Unemployment At 50 Year Low: Economy
The labor market is as strong as it’s been in 50 years. The US economy added 263,000 jobs in April which marked the 103rd straight month of gains. Unemployment fell to 3.6%. The last time unemployment was that low, 350,000 rock and roll fans were attending a festival called Woodstock. Unemployment has also fallen for those who have historically struggled, including those with lower levels of education.
But a question remains: can enough workers be drawn into the market to sustain the current 10 years expansion? At some point it will contract, only to be followed by another expansion.
Source: The Wall Street Journal
Rates Remain Stable: Fixed Income Update
Rates stabilized in April as the Fed consoled markets with a hold-and-wait stance as it announced no change in short-term rates.
The rate for a conforming 30-year mortgage fell to 4.14% in April, down from 4.55% in April of 2018, which may bode well for the housing market heading into the summer selling season. The difference in rates from a year ago is equal to a mortgage payment reduction of roughly $75 per month on a $307,700 30-year mortgage, which is the average sales price for a home nationwide as of this past month.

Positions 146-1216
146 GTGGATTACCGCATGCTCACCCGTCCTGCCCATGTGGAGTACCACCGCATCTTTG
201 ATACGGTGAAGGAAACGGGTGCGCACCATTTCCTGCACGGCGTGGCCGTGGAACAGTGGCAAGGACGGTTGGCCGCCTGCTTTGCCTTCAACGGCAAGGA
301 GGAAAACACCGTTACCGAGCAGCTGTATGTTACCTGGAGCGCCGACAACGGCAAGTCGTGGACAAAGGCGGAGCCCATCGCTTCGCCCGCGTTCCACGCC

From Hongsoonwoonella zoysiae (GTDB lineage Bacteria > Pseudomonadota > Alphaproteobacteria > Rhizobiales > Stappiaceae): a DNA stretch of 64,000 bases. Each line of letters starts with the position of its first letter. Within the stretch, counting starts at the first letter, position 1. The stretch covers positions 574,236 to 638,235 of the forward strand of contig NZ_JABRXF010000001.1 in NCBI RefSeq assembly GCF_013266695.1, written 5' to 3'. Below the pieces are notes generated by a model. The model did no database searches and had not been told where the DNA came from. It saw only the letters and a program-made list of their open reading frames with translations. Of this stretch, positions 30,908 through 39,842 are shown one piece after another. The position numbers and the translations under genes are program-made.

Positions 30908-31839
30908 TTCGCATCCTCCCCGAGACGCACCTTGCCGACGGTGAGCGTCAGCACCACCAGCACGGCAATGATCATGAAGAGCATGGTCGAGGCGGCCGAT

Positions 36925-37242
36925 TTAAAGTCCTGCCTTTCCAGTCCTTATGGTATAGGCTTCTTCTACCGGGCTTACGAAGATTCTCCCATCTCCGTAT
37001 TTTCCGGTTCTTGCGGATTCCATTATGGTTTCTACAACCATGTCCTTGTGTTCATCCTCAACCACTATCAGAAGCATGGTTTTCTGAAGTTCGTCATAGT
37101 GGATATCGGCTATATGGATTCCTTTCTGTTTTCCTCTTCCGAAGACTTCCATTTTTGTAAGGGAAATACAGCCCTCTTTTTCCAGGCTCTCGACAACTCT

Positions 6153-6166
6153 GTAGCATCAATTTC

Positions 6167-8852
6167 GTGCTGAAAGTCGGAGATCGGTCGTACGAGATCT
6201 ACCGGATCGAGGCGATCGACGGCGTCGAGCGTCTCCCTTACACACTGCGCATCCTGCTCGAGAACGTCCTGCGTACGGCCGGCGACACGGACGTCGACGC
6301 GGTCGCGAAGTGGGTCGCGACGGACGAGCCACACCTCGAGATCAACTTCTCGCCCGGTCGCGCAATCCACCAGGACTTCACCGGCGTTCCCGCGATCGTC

Sources: U.S. Treasury, Federal Reserve, Bloomberg
Social Security Falls Short On Projections: Retirement Planning
The establishment of Social Security occurred on August 14, 1935, when President Roosevelt signed the Social Security Act into law. Since then, Social Security has provided millions of Americans with benefit payments. In 1940, the life expectancy of a 65-year old was 14 years, today it’s about 20 years. By 2036 there will be almost twice as many older Americans eligible for benefits as today, from 41.9 million to 78.1 million.
Social Security costs will exceed its income in 2020 for the first time since 1982, forcing the program to dip into its trust fund, which is currently just under $3 trillion. Social Security is funded by two trust funds, one for retiree benefits and another for disability benefits. Disability applications have actually been declining since 2010, with a decreasing number of workers receiving disability benefits since 2014.
The latest annual report issued by the trustees of Social Security and Medicare revealed that by 2034, the program’s trust fund will be depleted. Depletion means that Social Security recipients will no longer be receiving full scheduled benefits. Recipients would receive about three-quarters of their scheduled benefits after 2034. Congress can eventually act to fortify the program’s finances, but it may be years before it actually takes effect and funds.
Incorporating these pending reductions in Government benefits into your retirement income projection – will offer you a more realistic picture of where you stand.